With the well-documented demise of Black-centered media companies, it has become increasingly difficult to find voices that shape and interpret the lasting legacy of Black-centered celebrity in the context of the Black Lives Matter movement. Black press newspapers and magazines have suffered a precipitous decline over the past 50 years as advertisers have found new ways to reach Black audiences and media conglomeration has pushed alternative and niche media companies to the fringes. The recent sale of Ebony and Jet magazines by Johnson Publishing has left two of the nation’s strongest and most revered Black publications with uncertain futures. To wit, journalistic voices that belong to people of color become chilled – there are very few mainstream publications with representative numbers of Black or Brown journalists, editors, or photographers. The whitewashing of Ali in journalistic commemoration upon his death is indicative of the lack of independent voices of color in shaping these commemorative narratives.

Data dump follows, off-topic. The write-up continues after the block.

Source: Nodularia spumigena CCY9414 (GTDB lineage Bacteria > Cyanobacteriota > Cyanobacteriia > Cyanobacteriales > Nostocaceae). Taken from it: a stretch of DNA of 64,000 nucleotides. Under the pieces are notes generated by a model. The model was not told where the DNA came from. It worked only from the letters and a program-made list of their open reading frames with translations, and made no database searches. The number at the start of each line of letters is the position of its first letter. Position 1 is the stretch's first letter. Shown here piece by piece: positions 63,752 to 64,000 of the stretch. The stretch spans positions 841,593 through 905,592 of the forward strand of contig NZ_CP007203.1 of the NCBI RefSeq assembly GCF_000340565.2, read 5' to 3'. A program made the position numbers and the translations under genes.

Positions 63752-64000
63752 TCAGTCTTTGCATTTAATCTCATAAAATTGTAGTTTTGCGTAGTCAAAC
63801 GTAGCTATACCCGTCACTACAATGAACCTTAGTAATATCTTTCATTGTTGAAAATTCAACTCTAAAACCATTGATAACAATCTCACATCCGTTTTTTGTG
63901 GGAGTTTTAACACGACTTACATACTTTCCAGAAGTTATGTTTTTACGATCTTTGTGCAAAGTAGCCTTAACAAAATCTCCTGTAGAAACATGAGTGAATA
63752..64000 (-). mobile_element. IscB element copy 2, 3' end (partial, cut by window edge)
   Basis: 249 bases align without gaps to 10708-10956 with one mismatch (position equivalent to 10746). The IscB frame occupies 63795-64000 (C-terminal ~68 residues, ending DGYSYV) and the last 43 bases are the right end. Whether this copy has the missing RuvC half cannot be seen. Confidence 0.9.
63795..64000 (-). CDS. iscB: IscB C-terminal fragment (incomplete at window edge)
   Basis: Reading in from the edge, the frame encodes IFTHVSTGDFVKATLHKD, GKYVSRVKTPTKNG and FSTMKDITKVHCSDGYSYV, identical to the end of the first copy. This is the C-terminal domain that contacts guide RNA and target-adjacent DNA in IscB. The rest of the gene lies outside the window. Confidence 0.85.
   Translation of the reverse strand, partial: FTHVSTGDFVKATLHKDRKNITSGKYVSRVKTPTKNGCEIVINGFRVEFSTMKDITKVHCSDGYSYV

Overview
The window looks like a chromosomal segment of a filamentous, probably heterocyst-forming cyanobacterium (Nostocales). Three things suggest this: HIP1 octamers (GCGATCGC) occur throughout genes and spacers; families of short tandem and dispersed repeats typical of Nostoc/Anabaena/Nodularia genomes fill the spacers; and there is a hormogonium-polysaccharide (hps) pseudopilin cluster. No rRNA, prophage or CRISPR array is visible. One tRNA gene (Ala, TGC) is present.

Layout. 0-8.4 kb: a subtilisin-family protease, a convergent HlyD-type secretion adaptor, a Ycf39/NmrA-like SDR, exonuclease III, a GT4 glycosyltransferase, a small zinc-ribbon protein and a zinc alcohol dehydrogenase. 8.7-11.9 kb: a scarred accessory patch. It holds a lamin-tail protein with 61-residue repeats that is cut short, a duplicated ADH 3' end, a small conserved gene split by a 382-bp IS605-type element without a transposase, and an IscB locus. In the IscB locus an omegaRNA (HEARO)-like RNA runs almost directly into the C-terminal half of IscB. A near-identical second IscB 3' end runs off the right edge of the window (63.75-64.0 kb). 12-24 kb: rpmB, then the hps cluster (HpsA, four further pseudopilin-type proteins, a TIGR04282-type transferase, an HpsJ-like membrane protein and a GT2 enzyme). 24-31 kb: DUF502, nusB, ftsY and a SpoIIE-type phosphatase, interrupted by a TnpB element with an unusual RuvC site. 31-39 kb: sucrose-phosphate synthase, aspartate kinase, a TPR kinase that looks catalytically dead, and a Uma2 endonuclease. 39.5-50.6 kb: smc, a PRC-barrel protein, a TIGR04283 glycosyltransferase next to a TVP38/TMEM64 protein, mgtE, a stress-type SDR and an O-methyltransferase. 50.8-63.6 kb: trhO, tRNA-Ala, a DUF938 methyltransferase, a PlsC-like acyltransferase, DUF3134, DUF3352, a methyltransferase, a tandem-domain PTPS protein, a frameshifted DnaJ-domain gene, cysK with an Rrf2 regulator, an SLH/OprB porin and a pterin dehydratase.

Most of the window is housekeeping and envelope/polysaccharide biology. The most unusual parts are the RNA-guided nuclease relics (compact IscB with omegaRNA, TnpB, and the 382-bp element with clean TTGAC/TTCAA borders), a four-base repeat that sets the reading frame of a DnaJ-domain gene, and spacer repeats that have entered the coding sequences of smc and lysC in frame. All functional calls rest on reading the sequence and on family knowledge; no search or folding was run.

Through commemoration Ali has been transformed into a universal figure whom we as a culture can now, in the vast gulf between the living and the dead, safely define as the kind of American hero with which we feel most secure, a cipher through which we can make sense of (read: absolve ourselves of) years of racial acrimony.
With Ken Burns’ two-part Jackie Robinson PBS documentary looming this month, Negro-newspaper sportswriters will return to black America’s consciousness. The Negro press of 1945 to 1948 not only advocated for the desegregation of Major League Baseball but also, for Jackie Robinson’s and the race’s sake, became the de facto public relations wing of his team, the Brooklyn Dodgers, to make sure the “great experiment” succeeded.